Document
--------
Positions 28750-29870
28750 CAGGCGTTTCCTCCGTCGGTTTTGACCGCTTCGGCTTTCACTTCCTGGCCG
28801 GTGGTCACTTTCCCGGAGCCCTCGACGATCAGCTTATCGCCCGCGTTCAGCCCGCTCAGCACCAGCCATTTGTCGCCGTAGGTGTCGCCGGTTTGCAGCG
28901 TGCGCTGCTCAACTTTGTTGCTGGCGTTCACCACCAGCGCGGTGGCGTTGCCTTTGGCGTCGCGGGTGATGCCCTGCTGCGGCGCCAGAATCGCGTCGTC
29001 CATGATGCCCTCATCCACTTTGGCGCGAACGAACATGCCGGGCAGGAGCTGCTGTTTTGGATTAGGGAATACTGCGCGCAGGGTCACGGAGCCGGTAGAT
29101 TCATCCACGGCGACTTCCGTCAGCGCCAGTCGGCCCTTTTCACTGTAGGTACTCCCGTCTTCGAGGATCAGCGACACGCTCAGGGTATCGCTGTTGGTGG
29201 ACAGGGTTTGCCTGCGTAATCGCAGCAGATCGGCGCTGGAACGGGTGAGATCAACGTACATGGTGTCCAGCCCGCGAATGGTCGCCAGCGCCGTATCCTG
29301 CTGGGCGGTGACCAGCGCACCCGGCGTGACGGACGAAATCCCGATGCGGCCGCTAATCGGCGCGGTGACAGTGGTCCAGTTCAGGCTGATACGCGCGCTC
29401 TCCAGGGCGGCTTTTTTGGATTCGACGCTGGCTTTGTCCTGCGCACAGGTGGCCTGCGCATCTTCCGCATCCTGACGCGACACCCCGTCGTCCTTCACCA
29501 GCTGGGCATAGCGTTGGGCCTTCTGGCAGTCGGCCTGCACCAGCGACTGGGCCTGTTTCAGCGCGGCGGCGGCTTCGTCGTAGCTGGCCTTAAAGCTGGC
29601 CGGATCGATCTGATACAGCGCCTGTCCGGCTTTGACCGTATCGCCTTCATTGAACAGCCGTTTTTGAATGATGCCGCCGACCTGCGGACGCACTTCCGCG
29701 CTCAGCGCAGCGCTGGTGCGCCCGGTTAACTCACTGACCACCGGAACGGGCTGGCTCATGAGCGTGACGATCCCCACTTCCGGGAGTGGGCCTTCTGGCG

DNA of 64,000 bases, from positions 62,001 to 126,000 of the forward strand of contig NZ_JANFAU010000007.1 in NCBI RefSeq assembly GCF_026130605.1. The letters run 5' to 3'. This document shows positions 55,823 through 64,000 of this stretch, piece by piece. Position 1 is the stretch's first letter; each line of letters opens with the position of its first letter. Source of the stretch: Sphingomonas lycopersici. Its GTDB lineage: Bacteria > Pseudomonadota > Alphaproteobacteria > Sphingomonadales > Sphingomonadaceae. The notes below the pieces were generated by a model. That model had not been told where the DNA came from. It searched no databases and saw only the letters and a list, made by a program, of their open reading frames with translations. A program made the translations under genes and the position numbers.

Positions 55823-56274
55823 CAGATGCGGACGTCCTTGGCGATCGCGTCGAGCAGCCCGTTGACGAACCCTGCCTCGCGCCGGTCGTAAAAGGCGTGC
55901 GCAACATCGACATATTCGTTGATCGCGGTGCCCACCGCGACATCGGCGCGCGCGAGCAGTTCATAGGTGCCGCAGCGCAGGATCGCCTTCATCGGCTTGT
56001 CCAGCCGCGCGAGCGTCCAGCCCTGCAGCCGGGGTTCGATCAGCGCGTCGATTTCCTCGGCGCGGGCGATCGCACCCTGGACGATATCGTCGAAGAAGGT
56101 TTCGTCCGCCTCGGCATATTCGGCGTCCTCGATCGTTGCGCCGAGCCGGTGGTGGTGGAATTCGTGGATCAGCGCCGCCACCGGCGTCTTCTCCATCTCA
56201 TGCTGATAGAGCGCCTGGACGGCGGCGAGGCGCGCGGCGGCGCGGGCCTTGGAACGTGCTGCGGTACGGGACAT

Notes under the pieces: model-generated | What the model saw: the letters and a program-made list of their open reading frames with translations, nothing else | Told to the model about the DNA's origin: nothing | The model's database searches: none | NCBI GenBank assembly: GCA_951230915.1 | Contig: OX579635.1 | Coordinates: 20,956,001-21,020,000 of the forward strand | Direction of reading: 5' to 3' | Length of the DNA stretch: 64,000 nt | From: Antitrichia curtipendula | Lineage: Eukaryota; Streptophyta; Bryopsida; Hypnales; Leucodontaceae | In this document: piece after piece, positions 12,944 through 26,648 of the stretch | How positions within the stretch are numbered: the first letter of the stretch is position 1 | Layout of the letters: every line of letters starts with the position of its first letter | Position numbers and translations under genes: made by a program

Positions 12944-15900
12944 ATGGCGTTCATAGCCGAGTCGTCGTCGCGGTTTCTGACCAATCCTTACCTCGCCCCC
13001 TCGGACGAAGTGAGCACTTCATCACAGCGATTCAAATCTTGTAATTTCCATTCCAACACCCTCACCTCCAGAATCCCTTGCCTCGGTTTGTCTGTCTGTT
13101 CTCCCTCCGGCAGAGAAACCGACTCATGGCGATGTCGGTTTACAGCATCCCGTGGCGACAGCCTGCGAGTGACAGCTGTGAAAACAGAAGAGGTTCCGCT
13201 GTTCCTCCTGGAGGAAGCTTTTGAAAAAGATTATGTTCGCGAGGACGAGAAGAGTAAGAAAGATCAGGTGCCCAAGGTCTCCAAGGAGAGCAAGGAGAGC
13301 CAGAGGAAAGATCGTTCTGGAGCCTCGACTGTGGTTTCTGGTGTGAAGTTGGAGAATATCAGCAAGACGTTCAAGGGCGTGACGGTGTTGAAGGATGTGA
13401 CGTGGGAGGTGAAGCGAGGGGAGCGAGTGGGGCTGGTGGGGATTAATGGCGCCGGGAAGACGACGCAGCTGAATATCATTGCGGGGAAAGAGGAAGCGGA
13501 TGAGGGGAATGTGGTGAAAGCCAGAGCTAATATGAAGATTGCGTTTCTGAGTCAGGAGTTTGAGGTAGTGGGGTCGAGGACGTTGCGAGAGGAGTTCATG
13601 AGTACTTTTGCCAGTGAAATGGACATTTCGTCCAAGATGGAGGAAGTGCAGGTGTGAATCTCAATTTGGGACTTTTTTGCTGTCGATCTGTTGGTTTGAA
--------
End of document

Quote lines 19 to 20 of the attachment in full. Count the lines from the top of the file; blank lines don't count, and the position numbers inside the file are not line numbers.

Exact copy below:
56201 TGCTGATAGAGCGCCTGGACGGCGGCGAGGCGCGCGGCGGCGCGGGCCTTGGAACGTGCTGCGGTACGGGACAT

Notes under the pieces: model-generated | What the model saw: the letters and a program-made list of their open reading frames with translations, nothing else | Told to the model about the DNA's origin: nothing | The model's database searches: none | NCBI GenBank assembly: GCA_951230915.1 | Contig: OX579635.1 | Coordinates: 20,956,001-21,020,000 of the forward strand | Direction of reading: 5' to 3' | Length of the DNA stretch: 64,000 nt | From: Antitrichia curtipendula | Lineage: Eukaryota; Streptophyta; Bryopsida; Hypnales; Leucodontaceae | In this document: piece after piece, positions 12,944 through 26,648 of the stretch | How positions within the stretch are numbered: the first letter of the stretch is position 1 | Layout of the letters: every line of letters starts with the position of its first letter | Position numbers and translations under genes: made by a program